I wish to single out for praise the civilians who intervened to support the police at Glasgow airport. Without their action in helping to subdue a subject, in circumstances of violence and extreme risk, there might have been a much worse tragedy. In these days, when the word “hero” is bandied around for the most minor of achievements, a real hero is someone who runs towards danger while others run away, and who puts their life at risk to help others. These people did that, and I formally ask the Government to consider recognising their action appropriately.

All that being said, we have been very, very lucky: only the actions of a few people, fortuitously in the right place at the right time, prevented us from facing more than one major loss of life in the past three days. Today is a day for unity, not for criticism, so I have only two questions—of which I gave the Home Secretary notice over the weekend.

On 22 April, a newspaper carried a report produced by JTAC that predicted a high risk of an attack at the handover from the previous Prime Minister to the current one. Despite that, the threat level was not raised above severe, which is the level at which it stands most of the time. Why was that, and what were the implications for the police forces and security agencies of that lower level?

Once alerted to the threat, it is clear that the agencies responded remarkably quickly. Although numerous threats have been foiled, on which they deserve our heartfelt congratulations, we must face the fact that three attempted atrocities have occurred without warning. That means that the Home Secretary will have the difficult task of reviewing the strategy and resourcing of the entire counter-terrorist effort. If that leads to a significant increase in the size of the single intelligence budget, and associated police budgets, in the current comprehensive spending review, that decision will have the Opposition’s clear support.

Over the weekend, the Prime Minister said:

We agree. But we should remember that the liberty of the subject is the defining characteristic of the British way of life. So we should not give it up without very good cause indeed.

I am very pleased that the current Prime Minister and the current Home Secretary have not reacted to this very real threat with hasty or knee-jerk responses. Handling this enemy will take very cool judgment, very careful analysis, and very thorough planning if we are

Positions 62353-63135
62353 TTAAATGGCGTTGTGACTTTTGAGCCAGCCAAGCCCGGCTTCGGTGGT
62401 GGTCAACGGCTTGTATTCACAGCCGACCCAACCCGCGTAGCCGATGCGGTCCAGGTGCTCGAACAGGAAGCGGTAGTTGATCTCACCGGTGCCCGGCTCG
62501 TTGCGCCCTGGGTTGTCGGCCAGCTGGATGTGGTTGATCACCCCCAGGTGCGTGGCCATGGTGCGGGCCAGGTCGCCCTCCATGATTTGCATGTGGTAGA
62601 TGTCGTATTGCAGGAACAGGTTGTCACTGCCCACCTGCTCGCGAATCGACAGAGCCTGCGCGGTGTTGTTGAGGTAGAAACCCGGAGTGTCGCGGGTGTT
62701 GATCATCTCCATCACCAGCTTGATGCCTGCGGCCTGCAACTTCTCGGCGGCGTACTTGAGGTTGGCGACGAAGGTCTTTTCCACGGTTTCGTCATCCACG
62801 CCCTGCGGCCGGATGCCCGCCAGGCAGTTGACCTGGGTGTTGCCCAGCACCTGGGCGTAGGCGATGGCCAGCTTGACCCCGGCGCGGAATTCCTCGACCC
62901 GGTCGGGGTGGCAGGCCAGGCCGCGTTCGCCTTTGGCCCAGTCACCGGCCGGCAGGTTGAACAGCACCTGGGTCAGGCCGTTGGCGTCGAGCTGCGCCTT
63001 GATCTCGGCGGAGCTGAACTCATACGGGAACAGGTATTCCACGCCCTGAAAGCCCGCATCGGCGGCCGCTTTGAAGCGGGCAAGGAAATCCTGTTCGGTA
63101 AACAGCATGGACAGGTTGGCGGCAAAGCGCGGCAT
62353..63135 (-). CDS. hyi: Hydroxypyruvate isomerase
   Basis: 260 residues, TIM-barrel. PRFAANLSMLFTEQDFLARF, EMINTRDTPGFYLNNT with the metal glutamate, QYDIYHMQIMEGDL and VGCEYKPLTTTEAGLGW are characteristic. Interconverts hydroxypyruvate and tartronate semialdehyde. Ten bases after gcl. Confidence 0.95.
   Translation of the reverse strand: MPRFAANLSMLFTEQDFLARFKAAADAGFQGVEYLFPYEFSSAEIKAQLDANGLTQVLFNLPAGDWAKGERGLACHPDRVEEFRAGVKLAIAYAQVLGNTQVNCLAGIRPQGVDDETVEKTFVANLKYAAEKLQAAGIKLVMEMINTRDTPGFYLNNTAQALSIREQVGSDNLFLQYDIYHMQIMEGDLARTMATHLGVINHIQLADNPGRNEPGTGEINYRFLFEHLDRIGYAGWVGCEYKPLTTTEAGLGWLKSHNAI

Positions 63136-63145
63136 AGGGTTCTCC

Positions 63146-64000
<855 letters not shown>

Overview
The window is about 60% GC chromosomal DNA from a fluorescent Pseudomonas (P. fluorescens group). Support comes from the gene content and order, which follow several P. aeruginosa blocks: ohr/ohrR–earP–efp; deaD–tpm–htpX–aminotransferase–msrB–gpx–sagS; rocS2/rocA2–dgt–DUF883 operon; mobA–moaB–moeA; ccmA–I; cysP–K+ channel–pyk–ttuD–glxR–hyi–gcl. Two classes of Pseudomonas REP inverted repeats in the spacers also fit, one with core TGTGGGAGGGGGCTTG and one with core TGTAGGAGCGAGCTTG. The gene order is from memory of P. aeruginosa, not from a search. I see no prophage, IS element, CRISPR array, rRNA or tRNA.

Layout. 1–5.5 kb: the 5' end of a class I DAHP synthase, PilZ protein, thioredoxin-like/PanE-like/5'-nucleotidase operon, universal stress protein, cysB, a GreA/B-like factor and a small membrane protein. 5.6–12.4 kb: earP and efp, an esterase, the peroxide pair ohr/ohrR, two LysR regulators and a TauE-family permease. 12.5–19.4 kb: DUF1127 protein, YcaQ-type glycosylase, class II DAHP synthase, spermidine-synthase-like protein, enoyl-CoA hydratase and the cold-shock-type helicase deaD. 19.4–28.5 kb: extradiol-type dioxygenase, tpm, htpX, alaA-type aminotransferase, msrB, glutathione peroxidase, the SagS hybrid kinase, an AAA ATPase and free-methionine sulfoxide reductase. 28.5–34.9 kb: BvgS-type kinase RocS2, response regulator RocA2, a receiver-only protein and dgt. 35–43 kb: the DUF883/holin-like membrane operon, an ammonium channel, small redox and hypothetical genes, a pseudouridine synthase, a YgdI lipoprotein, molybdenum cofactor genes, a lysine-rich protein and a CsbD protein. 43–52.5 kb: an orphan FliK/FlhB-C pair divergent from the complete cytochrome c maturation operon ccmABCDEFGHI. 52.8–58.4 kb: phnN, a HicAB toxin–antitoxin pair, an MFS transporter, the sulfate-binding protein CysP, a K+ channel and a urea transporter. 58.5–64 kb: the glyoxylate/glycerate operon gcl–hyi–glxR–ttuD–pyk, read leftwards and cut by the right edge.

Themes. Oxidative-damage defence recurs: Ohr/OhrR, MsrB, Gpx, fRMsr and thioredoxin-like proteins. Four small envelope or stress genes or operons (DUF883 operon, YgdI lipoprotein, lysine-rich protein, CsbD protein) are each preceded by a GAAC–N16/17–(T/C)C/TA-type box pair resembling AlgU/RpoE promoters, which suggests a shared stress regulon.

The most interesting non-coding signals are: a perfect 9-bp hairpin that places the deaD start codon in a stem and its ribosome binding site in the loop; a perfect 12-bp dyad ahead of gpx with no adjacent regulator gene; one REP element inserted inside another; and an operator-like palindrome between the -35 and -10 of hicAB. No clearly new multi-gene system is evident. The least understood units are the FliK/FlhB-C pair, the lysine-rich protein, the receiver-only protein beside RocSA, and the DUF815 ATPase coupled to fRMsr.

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to defeat them without giving up what we all hold dear. This will take a long time, and will need co-operation between the Government and Opposition—a process that has already started.

Let me conclude by repeating what I said on 7 July 2005. It was true then, and it is true now, and I see the Prime Minister nodding. Whatever the origin and whatever the motive of the terrorism that walks our streets,

Jacqui Smith: I thank the right hon. Gentleman for his words of welcome and support. I very much appreciated, too, the support he showed me as I briefed him over the weekend. I strongly agree about the bravery of members of the public, alongside members of the emergency services, and I shall certainly look carefully at his suggestion about how we can recognise that bravery.

The right hon. Gentleman raised a particular point about press reports of JTAC analysis. Just as we must avoid speculation about individual details of this operation, so too must we resist the temptation to draw conclusions from leaks of individual bits of intelligence analysis. It is JTAC’s job to look at all available intelligence from home and abroad over a period of time to assess the threat level. The fact that the threat level for the past year has been severe is a symbol or representation of the serious level of threat that the intelligence suggested we face.